The Toughest Person to Lead is __________

How did you fill in the blank? If we were honest, most of us would agree that the toughest person to lead is always yourself. We may think about accomplished leaders and assume they have it all together. But if we really examine their lives we will find that they struggle to lead themselves well.

Self Leadership

When I think of the times when I have struggled as a leader it is because I have failed to lead myself well. I’m sure you have heard the saying, “We have met the enemy and he is us.” When I was a young Army officer leading a unit, several groups within the unit couldn’t get along with each other. I would sit down with each group and listen to their issues but I couldn’t seem to solve the problem as they presented it.

I look back now and realize that I was trying to please each group rather than bringing them together and getting everyone focused on the unit mission. They were all focused more on themselves and I wasn’t doing anything to help change that. I was acting more like a referee than a leader.

In “Leadership Gold,” John C. Maxwell lays out a couple of reasons that we are our own worst enemies. First, We don’t see ourselves as we see others. Human nature seems to endow us with the ability to size up everybody but ourselves. If we don’t understand our weaknesses we won’t be able to lead ourselves effectively. As leaders we can develop good vision and insight when we look at others but we need help in identifying our own blind spots.

Second, we are harder on others than we are on ourselves. We tend to judge others by their actions but tend to judge ourselves by our intentions. If we believe our motives were good even if we did the wrong thing, then it would be hard to ever change. Don’t miss this. We may judge ourselves bases on our intentions but you can bet that those following us are judging us by what we actually do.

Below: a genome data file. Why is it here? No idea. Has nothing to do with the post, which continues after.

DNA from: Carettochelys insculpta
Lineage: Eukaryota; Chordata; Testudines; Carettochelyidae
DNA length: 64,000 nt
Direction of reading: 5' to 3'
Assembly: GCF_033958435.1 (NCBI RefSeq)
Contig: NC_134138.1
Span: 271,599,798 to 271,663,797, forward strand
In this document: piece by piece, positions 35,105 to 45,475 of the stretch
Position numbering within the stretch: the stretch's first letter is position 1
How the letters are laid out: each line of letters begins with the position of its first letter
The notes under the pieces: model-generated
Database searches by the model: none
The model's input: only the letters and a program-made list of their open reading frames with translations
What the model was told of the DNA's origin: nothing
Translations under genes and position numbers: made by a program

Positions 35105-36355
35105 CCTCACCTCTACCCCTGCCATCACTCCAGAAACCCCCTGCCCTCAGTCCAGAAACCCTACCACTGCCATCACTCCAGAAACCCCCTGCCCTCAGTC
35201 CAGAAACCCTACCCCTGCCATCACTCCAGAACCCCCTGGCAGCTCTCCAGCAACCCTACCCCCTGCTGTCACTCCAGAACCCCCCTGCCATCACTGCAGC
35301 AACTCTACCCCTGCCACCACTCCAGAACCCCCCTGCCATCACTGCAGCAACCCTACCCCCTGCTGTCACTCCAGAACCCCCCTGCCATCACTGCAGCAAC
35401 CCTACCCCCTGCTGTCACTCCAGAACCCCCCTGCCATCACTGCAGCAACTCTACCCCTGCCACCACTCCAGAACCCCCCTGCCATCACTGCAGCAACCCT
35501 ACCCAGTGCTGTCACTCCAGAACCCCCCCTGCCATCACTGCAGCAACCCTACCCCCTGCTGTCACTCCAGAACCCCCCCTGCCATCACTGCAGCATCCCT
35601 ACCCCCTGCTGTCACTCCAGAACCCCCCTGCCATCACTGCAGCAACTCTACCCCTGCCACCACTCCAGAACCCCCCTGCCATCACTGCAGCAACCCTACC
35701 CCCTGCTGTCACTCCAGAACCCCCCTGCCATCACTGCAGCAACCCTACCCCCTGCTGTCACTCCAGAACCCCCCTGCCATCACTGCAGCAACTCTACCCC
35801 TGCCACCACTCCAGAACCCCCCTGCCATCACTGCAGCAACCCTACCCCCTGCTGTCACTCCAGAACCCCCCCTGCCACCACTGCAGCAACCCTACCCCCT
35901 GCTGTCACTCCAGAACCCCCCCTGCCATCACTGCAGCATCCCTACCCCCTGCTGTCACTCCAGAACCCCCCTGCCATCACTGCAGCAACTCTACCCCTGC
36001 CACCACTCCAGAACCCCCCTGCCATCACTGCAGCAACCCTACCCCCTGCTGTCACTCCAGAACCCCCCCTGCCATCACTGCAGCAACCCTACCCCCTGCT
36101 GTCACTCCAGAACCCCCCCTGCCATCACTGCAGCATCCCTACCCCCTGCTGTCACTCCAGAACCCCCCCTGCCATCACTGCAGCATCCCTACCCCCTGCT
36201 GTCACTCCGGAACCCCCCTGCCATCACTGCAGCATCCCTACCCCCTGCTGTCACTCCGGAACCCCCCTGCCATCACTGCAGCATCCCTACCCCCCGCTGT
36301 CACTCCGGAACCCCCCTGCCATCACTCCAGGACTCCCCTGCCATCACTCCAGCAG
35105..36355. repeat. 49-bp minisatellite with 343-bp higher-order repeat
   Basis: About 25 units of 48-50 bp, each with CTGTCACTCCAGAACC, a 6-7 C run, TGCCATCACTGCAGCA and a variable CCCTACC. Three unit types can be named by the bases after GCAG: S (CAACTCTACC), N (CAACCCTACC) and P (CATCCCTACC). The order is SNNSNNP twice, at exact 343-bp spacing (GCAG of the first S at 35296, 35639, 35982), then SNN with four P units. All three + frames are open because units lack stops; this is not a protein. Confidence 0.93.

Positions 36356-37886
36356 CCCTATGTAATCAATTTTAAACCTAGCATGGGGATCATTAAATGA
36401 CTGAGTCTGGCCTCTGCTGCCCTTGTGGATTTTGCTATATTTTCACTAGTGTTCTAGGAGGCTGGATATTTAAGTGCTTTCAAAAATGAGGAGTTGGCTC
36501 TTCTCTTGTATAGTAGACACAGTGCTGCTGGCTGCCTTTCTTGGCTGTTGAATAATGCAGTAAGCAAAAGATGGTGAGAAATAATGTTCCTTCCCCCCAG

Maxwell also lists things to do that will help you lead yourself better.

Learn Followership. Bishop Fulton J. Sheen said, “Civilization is always in danger when those who have never learned to obey are given the right to command.” In other words, you need to know how to follow well before you can lead well. If you have learned to follow well, you understand the world that followers live in and have your pride under control.

Develop Self-Discipline. Learning to lead yourself includes developing and practicing self-control. A leader without self-discipline will find difficulty in consistently making good decisions and taking the right actions.

Practice Patience. I have to work on this one. Leaders have a bias for action and getting things done. However, the goal is to take everyone with you across the finish line. Sometimes to do this, a leader must slow down and be more deliberate. Lead, but don’t get too far ahead of your people.

Seek Accountability. Good leaders know that power can be seductive, and they understand their own fallibility. Accountability can help here and effective accountability begins way before we take action. A good indicator of accountability is the willingness to seek and accept advice. Early advice is better to keep you on track.

These are some practices that will help you lead yourself better. I am sure that you can think of a few more. The question for all of us is, what are we doing about it? Bill Hybels says that “everyone wins when a leader gets better.” What are you doing today to become a better leader for yourself and others?

Coach, Trainer, Speaker

I am a John Maxwell Certified Coach, Teacher and Speaker. I am passionate about Leadership and helping leaders reach their full potential by becoming all they can be.

I am a 30-year Army veteran with vast experience as a logistician. I have commanded small to large units and served on staffs all over the world.

I worked for six years in the defense industry supporting Army organizations.

Please note: I reserve the right to delete comments that are offensive or off-topic.

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